Would Someone Provide the Money?

It has been over a month since I last wrote of the predicament my aunts found themselves in as American refugees who ended up in the temporary capital of the Soviet Union—Kuibyshev—after they were pushed from their home in Novgorod. To recap, the Germany forces had invaded the USSR in June 1941, and Dad’s family had fled Novgorod two months later just days before that city fell. They spent five months moving approximately one thousand miles eastward, both on foot and by train. Dad had fortuitously been able to return to New Jersey a short time before all civilian travel had been suspended.

My grandparents found themselves living in a train station, but my aunts had been permitted to reside in the Grand Hotel. By late February, 1942, they were all told they must leave the city. They had been appealing for help in returning to New Jersey to both the American Embassy and my father, who was then stationed in Atlanta, Georgia. My aunts hoped that if someone would provide the funds, or at least a loan, they could stall for time and remain in Kuibyshev until the money arrived.

My father continued to press the State Department for financial assistance until, finally, on March 3, he received a letter stating “While the Department, since the outbreak of hostilities in Europe, has on occasion made advances from limited special funds at its disposal for loans to needy Americans to enable then to return to the United States from disturbed areas, funds are not at present being advanced to Americans desiring to return from the USSR, nor do the Department’s representatives in that country have funds at their disposal to provide for the maintenance of Americans there.”

He must have been so discouraged to read this.  The letter went on to say that “in case you are able to obtain financial assistance from other sources, the Department will be pleased to accept without responsibility funds for transmission to your sisters through official channels by telegraph at your expense either for their subsistence or for their journey to the United States, and the representatives in Kuibyshev will be pleased to render them such assistance as may be possible in the circumstances.”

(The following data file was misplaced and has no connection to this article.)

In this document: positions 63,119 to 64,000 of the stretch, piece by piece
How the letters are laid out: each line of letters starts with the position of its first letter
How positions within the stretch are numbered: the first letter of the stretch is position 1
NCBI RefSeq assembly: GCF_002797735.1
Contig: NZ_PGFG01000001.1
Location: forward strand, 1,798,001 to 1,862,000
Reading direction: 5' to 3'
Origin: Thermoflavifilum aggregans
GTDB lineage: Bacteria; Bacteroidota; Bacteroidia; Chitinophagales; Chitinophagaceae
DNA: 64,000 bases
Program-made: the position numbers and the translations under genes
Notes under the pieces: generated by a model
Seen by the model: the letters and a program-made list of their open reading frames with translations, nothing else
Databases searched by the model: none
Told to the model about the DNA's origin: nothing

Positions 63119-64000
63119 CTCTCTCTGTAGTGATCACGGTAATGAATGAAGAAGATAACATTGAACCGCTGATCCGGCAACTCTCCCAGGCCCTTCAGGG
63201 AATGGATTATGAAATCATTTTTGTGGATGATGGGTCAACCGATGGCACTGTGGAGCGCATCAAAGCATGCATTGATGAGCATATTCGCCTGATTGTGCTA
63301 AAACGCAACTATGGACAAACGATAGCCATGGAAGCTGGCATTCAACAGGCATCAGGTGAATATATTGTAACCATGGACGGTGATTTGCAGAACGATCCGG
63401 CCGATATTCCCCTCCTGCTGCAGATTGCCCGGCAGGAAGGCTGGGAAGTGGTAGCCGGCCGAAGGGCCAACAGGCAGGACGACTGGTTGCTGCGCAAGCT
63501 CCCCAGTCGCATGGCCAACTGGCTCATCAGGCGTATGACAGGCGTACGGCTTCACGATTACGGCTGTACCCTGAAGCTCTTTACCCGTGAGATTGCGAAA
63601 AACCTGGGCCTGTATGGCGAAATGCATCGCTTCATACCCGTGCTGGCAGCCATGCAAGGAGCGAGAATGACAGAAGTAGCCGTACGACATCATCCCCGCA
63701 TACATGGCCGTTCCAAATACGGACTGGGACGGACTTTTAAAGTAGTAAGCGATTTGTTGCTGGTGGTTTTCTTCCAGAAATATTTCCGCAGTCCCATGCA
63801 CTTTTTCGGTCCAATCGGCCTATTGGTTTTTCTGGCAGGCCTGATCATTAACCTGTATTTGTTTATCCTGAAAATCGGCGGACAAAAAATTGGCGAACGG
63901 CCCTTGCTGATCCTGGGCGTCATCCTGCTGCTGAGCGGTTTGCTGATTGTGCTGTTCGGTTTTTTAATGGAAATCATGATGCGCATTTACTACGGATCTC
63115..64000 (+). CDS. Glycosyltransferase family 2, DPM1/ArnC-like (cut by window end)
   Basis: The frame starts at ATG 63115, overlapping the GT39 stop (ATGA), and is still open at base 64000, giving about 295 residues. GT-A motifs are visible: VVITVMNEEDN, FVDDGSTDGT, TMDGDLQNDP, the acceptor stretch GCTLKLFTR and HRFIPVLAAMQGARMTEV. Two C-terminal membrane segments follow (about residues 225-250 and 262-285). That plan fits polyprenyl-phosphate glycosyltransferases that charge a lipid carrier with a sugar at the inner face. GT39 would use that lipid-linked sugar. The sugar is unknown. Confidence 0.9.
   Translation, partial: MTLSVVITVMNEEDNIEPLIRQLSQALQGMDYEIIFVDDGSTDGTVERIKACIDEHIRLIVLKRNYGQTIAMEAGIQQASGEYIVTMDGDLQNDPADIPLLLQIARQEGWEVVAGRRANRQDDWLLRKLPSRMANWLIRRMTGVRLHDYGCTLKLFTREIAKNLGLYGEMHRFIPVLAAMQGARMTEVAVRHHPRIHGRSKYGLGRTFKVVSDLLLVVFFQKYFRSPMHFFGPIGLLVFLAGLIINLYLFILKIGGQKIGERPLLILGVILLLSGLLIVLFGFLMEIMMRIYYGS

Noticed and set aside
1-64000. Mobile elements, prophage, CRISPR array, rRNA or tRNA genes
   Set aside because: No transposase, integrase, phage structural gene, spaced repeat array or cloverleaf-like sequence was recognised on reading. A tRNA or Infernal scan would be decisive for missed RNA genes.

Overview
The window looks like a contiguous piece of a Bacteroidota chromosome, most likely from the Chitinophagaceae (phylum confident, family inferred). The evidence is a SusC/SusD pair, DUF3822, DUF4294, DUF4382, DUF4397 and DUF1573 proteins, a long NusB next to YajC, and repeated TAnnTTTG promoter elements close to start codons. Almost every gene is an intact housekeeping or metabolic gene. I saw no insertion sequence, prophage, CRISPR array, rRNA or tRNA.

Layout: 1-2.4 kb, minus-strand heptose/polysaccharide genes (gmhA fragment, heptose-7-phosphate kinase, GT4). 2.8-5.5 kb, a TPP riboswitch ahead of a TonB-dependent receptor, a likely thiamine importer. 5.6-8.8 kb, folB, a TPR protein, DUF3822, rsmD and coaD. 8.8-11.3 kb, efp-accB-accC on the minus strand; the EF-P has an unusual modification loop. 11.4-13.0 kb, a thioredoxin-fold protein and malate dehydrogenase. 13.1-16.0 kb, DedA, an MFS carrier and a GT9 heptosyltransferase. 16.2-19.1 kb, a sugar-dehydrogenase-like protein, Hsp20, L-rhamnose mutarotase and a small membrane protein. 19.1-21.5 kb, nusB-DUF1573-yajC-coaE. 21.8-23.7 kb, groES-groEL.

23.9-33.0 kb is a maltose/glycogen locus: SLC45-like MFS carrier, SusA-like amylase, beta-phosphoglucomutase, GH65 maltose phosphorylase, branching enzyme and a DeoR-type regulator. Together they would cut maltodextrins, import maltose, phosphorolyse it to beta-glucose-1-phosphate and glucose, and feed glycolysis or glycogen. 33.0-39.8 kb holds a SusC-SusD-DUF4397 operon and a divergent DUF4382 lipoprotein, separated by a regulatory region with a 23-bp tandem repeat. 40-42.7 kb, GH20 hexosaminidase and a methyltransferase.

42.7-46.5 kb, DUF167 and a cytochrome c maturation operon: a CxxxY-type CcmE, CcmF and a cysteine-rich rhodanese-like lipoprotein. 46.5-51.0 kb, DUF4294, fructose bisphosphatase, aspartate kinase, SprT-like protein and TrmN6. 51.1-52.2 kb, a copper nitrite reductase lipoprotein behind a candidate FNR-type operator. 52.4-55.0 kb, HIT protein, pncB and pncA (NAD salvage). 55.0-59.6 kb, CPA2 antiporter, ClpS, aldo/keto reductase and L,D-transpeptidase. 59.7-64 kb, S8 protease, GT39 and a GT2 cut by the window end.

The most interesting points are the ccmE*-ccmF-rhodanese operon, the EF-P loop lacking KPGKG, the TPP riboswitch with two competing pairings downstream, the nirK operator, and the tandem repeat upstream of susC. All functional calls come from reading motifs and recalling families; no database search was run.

The bottom line was that our embassy and State Department knew Dad’s family was stuck there without any funds since none of them had been employed for at least six months. Although the State Department admitted that they did provide loans for some needy Americans to return home, there was no money available for US citizens wanting to return home from this part of the world.

It was all about the dollar, and it was up to Dad to figure out how to get the money. He was just a twenty-three year old young man in the army, thousands of miles away, and the world was at war.  It must have been such a heavy weight for him to carry. What would he do?

About kjw616

I am a genealogy detective. I have already written one book about my Irish family's journey from 19th century Ireland to the United States- a family history sprinkled with personal anecdotes. My second book was intended to be a similar story about my Russian ancestors. Instead, it turned into a tale of just my father's immediate family. It is the tale of what happens when 6 children from New Jersey are moved to the Soviet Union by their Russian-born parents during the Great Depression. It details who lives, who dies, and who is able to return to NJ during a time when leaving the USSR was not an easy endeavor, particularly during World War II and the Cold War. It is my hope that those interested in history during this time period will find this story fascinating as well as those fellow amateur family historians who will learn some of the tools such as ancestry.com, visits to the National Archives, and local libraries I used to uncover this story.
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